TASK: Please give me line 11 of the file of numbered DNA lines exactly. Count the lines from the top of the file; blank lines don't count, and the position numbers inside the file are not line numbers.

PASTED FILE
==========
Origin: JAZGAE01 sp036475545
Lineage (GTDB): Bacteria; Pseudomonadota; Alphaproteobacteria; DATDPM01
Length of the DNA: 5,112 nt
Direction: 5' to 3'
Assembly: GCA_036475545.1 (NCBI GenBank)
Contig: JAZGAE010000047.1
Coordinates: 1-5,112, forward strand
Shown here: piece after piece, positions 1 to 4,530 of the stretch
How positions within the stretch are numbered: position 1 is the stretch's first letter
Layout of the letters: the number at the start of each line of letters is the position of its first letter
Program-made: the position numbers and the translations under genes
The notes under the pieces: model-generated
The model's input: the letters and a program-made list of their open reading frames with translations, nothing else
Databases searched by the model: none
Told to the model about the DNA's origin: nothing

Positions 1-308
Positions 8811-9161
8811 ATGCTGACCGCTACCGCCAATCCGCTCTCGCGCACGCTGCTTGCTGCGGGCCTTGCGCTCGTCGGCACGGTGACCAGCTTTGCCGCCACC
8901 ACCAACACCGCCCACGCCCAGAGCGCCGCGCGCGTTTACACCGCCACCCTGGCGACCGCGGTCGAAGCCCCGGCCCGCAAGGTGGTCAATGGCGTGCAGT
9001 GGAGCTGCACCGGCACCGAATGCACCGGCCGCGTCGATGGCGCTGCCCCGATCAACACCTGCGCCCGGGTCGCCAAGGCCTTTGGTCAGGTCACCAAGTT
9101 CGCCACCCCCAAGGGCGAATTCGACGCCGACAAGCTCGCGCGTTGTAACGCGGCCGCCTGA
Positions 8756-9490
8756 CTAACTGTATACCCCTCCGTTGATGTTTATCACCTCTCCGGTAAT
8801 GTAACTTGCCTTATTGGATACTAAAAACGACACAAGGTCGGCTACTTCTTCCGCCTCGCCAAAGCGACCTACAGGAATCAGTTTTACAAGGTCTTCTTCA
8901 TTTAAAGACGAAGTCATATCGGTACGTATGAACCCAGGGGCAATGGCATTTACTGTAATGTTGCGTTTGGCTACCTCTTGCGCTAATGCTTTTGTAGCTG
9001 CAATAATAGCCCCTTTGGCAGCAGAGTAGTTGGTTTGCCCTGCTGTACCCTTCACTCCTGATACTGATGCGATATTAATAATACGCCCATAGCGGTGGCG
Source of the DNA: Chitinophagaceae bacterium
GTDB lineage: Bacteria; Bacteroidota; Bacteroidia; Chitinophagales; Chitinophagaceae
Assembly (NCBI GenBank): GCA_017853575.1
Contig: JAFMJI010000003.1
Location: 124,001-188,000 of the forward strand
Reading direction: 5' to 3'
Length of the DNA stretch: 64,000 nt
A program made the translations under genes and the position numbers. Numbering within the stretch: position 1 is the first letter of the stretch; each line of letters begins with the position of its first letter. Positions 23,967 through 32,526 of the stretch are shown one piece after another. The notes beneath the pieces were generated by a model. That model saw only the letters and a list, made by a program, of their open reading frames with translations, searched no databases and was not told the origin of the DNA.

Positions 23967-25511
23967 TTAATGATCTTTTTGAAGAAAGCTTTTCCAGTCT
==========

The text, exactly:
Program-made: the position numbers and the translations under genes